I thanked him and took my chances on these hallways. I saw the Americans and sat on the other side. I thought I should not sit too close as they were visibly mocking the “system”—let’s use this term lightly here. “Loud Americans,” I thought to myself, rolling my eyes, so calm and confident in how this process must be working/could work in a land far, far away—NOT here! I would soon learn. I watched them all pass through. “el-EEE-zebet,” a large, African lady called. Her big, wide-open eyes searched the masses. “Me,” hand raised timidly like a grade-schooler. She gestured me into another small room filled with all kinds of plastic vials in let’s just say less than sanitary looking conditions. Were I am germaphobe, I would have been outta town faster than you can say hepatitis c, but thankfully I am not. She was also a little scary. She hadn’t the English skills to make this comfortable at all for me, so she relied on her heft. She was a large lady. I handed her my paperwork, she put her enormous hand on my shoulder and pushed me into the small seat beside her. She threw her hands up in the air when she was obviously out of something necessary for the blood draw and bellowed in some language for different vials. Someone assigned to this task was there to bring them ASAP. I don’t know what language she spoke, but I know she was cursing someone’s incompetence—UNIVERSAL.
There I was back out in the hallway with no instruction. I headed to a room that was marked X-Ray because that was the only other procedure that I was told I was doing today. Nope. Another seated lady pointed me towards IMMUNIZATIONS. “Wait! I think I am not supposed to get this,” I think to myself; but I went anyway. In the line for Immunizations, I sat, and I sat, and I sat and sat watching everyone around me go through the door and out. Something seemed wrong, so I searched the place for someone A. with sympathetic eyes and B. who could speak English. A cloaked, Muslim lady met my eyes. She said with some pity in her eyes, “There is no line. These women are just going in as they come. If you just sit there, you will never be seen.” What a revelation! I guess I should have known, but how I could I? I didn’t even know that I needed to be immunized. It hadn’t even yet crossed my mind what they might be immunizing me against. I thanked her with a knowing smile and looked at the impatient South Indian ladies seated across from me. One of the women who sat down long after me, grumbled when I jumped up as the lady in the room called “Next! Another tried to push her way past me. The lady in the abaya stood up, pointed her finger at the woman and must have said something in Arabic like “this poor gringo has been sitting here forever while you all go past her. She doesn’t know any better. It’s her turn.” She gestured for me to go. I gave the South Indian lady a look like “See. What she said,” pointing to the Arab lady, as I strode in for my immunization.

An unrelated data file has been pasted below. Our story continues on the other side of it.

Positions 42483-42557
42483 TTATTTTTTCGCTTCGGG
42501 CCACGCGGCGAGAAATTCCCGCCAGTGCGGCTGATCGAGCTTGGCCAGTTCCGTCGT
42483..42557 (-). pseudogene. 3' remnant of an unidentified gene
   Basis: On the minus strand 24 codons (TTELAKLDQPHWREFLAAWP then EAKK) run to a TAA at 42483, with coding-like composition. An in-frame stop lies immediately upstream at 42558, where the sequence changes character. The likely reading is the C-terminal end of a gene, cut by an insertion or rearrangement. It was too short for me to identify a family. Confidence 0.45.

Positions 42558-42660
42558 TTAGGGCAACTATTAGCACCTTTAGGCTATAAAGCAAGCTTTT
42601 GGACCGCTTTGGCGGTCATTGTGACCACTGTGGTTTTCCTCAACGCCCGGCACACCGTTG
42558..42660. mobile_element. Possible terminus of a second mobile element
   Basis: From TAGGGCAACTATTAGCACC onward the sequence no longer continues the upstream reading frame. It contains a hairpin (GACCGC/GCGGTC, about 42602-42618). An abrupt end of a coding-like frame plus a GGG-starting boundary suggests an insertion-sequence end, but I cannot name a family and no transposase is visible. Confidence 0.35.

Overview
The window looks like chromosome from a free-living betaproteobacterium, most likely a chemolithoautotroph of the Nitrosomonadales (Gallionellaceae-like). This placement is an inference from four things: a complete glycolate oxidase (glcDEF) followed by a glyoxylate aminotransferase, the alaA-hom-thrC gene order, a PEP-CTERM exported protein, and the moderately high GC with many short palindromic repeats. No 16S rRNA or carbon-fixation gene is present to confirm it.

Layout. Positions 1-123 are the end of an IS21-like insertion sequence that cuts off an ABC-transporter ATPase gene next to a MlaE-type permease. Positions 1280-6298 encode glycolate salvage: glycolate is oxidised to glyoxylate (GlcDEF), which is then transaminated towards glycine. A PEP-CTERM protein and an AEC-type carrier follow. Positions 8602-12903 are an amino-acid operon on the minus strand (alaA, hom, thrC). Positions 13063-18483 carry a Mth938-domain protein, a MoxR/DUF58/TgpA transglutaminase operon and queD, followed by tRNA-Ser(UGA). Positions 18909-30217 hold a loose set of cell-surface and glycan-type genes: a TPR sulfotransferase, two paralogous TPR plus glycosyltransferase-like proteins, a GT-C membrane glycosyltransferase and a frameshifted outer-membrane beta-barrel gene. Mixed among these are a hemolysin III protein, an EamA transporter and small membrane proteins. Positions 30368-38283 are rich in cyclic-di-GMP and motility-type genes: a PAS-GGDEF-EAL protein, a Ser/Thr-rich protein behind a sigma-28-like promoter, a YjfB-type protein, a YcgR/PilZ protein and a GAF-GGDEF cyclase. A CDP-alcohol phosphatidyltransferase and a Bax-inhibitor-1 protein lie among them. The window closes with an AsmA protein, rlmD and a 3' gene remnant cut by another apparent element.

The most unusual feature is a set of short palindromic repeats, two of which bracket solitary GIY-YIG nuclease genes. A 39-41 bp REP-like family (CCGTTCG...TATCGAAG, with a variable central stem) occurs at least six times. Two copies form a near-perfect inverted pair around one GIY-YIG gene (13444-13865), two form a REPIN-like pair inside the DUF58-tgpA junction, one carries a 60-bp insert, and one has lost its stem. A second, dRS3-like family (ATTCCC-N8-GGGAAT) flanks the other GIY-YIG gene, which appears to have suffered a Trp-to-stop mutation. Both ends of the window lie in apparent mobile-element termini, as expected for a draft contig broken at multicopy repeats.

And, I quickly strode right back out… The nurse looked at my paper and with big eyes, a grimace, and a strident tone said “Why you here? You no need.” She seemed cross that I had wasted her time. I stuttered “I—I—I don’t know why I am here. Where do I go?” She said, “You go X-Ray.” What she clearly wanted to say was “You go X-Ray, stupid!” With my head lowered a little, I walked past the testy South Indians knowing that I had also wasted their time too. I bowed a quiet, small thank you to the Arab lady. If she had not helped me, I might have waited there all day in that seat, for something that I did not even need in the first place. She smiled and nodded back. She has obviously also been new somewhere too, and someone helped her as she did me.
Stay tuned for Zippers, Buttons and Plain, Part ٢(2)….